The US has begun directly providing weapons to Kurdish forces who have started to make gains against Islamic State (IS) militants in northern Iraq, senior officials say.
Previously, the US had insisted on only selling arms to the Iraqi government in Baghdad, but the Kurdish peshmerga fighters had been losing ground to IS militants in recent weeks.
The US officials wouldn’t say which agency is providing the arms or what weapons are being sent, but one official said it isn’t the Pentagon. The CIA has historically done similar quiet arming operations.
The officials spoke on condition of anonymity because they were not authorized to discuss the operation publicly.
The move to directly aid the Kurds underscores the level of US concern about the IS militants’ gains in the north, and reflects the persistent administration view that the Iraqis must take the necessary steps to solve their own security problems.
The US has begun directly providing weapons to Kurdish forces in northern Iraq
At the same time, the administration is watching carefully as a political crisis brews in Baghdad, and Secretary of State John Kerry warned Iraq’s PM Nouri al-Maliki to maintain calm among the upheaval.
“We believe that the government formation process is critical in terms of sustaining the stability and calm in Iraq,” John Kerry said.
“And our hope is that Mr. Maliki will not stir those waters.”
Speaking in Australia on Monday, John Kerry said there should be no use of force by political factions as Iraq struggles form a government. He said the people of Iraq have made clear their desire for change and that the country’s new president is acting appropriately despite claims of malfeasance by Nouri al-Maliki.
Nouri al-Maliki is resisting calls to step down and says he’ll file a complaint against the president for not naming him prime minister.
John Kerry noted that Nouri al-Maliki’s Shia bloc has put forward three other candidates for the prime minister job and says the US stands with the new president, Fouad Massoum.
Nouri al-Maliki has accused Fouad Massoum of violating the constitution because he has not yet named a prime minister from the country’s largest parliamentary faction, missing a Sunday deadline.
Thousands of Syrian refugees are pouring over the border into Iraqi Kurdistan, the UN refugee agency says.
Up to 10,000 crossed at Peshkhabour on Saturday, adding to an earlier influx of 7,000 on Thursday.
The UN agencies, the Kurdish regional government and NGOs are struggling to cope, correspondents say.
The UN says the reasons are not fully clear, but there has been a sharp rise in clashes between Syrian Kurds and anti-government Islamist militants.
The UN High Commissioner for Refugees (UNHCR) says this is one of the biggest single waves of refugees it has had to deal with since the uprising against the rule of Syrian President Bashar al-Assad began in March 2011.
The latest refugees are mainly families and have come from a broad stretch of territory in northern Syria.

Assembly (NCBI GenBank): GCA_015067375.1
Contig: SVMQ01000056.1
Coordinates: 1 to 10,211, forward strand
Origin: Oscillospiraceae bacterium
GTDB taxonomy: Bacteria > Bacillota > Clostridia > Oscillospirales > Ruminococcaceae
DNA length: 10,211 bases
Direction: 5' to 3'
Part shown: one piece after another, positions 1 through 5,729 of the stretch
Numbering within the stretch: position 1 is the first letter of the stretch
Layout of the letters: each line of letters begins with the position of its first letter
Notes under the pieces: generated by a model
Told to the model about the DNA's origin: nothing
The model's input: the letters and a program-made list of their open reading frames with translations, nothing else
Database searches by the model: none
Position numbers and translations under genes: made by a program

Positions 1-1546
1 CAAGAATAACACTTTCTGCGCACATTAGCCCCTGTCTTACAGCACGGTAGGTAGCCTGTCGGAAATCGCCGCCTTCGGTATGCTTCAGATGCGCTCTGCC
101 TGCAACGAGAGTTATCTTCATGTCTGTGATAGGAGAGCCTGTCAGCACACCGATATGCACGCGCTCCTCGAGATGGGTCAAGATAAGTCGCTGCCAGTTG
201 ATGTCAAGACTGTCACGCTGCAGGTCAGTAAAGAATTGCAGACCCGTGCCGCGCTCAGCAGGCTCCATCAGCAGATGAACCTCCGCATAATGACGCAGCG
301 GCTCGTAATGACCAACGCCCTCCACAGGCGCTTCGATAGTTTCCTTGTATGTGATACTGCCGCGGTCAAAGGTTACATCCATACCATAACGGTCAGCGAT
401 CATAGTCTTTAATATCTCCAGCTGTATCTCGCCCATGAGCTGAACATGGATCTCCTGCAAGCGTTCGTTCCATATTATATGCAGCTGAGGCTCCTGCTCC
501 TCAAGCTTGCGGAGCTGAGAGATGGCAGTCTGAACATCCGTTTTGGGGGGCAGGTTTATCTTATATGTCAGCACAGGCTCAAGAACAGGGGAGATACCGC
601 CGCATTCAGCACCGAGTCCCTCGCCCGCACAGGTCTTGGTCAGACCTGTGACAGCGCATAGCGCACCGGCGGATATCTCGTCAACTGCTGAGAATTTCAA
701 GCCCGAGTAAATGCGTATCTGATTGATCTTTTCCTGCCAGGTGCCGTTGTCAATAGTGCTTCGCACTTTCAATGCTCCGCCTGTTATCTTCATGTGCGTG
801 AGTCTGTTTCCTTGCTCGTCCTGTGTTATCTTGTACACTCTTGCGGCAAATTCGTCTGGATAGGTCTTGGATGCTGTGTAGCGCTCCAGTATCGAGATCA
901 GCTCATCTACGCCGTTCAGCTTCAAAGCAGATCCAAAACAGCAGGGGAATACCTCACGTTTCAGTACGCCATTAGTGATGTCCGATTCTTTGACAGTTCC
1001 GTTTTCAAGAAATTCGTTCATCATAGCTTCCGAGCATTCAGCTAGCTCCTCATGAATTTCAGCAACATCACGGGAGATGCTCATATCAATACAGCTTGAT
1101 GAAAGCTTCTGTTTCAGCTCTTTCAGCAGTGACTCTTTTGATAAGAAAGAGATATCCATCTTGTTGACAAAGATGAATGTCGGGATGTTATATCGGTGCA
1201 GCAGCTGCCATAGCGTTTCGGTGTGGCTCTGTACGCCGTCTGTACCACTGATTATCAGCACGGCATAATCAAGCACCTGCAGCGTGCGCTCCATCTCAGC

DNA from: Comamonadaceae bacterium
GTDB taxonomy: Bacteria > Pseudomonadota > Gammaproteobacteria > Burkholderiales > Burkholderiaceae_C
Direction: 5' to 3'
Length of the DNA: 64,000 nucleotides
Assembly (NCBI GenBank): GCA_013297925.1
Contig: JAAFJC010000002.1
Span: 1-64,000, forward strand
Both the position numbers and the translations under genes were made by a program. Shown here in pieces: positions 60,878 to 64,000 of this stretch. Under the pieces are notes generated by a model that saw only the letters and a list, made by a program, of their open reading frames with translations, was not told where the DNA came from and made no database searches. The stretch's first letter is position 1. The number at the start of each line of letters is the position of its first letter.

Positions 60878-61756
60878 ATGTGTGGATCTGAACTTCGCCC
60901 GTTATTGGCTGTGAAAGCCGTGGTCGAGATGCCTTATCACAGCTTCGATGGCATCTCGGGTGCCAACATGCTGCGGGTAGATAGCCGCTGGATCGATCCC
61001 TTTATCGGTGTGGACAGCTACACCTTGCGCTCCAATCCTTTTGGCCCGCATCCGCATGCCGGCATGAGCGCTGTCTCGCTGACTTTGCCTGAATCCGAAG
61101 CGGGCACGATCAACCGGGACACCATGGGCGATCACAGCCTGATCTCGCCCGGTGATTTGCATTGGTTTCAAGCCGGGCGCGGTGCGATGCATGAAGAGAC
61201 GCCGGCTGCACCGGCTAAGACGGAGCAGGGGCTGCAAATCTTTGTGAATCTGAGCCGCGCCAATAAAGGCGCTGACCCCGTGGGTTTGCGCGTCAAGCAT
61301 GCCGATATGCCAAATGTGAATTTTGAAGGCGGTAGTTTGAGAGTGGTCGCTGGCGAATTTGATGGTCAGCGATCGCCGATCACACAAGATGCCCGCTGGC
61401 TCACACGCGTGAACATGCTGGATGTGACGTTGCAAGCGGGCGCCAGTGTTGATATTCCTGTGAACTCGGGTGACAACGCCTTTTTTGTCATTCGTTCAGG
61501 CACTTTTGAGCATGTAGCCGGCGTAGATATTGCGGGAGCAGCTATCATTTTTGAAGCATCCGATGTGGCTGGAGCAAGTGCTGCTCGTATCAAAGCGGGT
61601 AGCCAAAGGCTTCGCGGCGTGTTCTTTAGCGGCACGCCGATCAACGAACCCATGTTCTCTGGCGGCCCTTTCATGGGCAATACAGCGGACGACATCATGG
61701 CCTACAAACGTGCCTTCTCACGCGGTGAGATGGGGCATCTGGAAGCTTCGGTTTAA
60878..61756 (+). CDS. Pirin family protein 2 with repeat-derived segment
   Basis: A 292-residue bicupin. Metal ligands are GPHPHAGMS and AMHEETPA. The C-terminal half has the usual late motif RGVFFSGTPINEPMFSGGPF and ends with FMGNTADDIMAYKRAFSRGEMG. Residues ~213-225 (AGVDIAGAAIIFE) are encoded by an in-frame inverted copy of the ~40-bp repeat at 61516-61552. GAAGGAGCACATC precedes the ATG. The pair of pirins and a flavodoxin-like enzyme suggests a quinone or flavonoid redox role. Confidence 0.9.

They have been taking advantage of a new pontoon bridge over the Tigris.
Thousands of Syrian refugees are pouring over the border into Iraqi Kurdistan
Some 150,000 Syrian refugees are already registered in Iraq, of the 3 million said to have fled Syria in total since the uprising began.
The UNHCR says its field officers spotted the first group of 750 Syrians before noon on Thursday but in the afternoon, some 5,000 to 7,000 people followed.
The UN said the latest refugees had come from Aleppo, Hassakeh, Qamishli and other areas of conflict.
On Friday, UNHCR spokesperson Adrian Edwards told reporters in Geneva: “The factors allowing this sudden movement are not fully clear to us.”
The UN said it was working with the Iraqi Kurdistan government and other agencies to establish a camp at nearby Darashakran.
“This should open in two weeks, and our hope is it will relieve pressure,” Adrian Edwards said.
The ethnic make-up of the latest wave has not been detailed.
Kurds make up about 10% of the Syrian population and are largely concentrated in the north-east.
They staged their own anti-Assad protests after the Syria conflict began in 2011 and their areas have been run by Kurdish local councils and militia since government forces withdrew last year.
But the Kurdish militias have recently been fighting jihadists of the anti-Assad al-Nusra Front, leaving dozens dead.
The president of Iraqi Kurdistan, Massoud Barzani, recently threatened to intervene to defend the Kurdish population caught up in Syria’s unrest.
Massoud Barzani said if Kurds were “under threat of death and terrorism” then Iraqi Kurdistan would be “prepared to defend them”.
Iraqi Kurdistan comprises three provinces in northern Iraq. It has its own military and police force.
At least seven people have been killed and dozens more wounded in a bomb attack in Gaziantep, south-eastern Turkey, security sources and media say.
The suspected car bomb exploded close to a police station in Gaziantep, Turkey’s Dogan news agency reported.
Police officers were reported to be among the casualties and media showed a bus and other vehicles on fire.
At least seven people have been killed and dozens more wounded in a bomb attack in Gaziantep
No group has so far said it carried out the attack.
However, rebels from the outlawed Kurdistan Workers’ Party (PKK) are active in south-eastern Turkey, which has a Kurdish majority.
Gaziantep’s governor Erdal Ata said the explosion had been caused by a remote-controlled car bomb, the Dogan agency said.
Earlier on Monday, two Turkish soldiers were killed and another wounded in a mine blast in south-eastern Hakkari province. Turkish officials blamed the attack on the PKK.
Clashes between the PKK – which seeks autonomy for the Kurds – and Turkey’s armed forces have increased in south-eastern Turkey over the past year.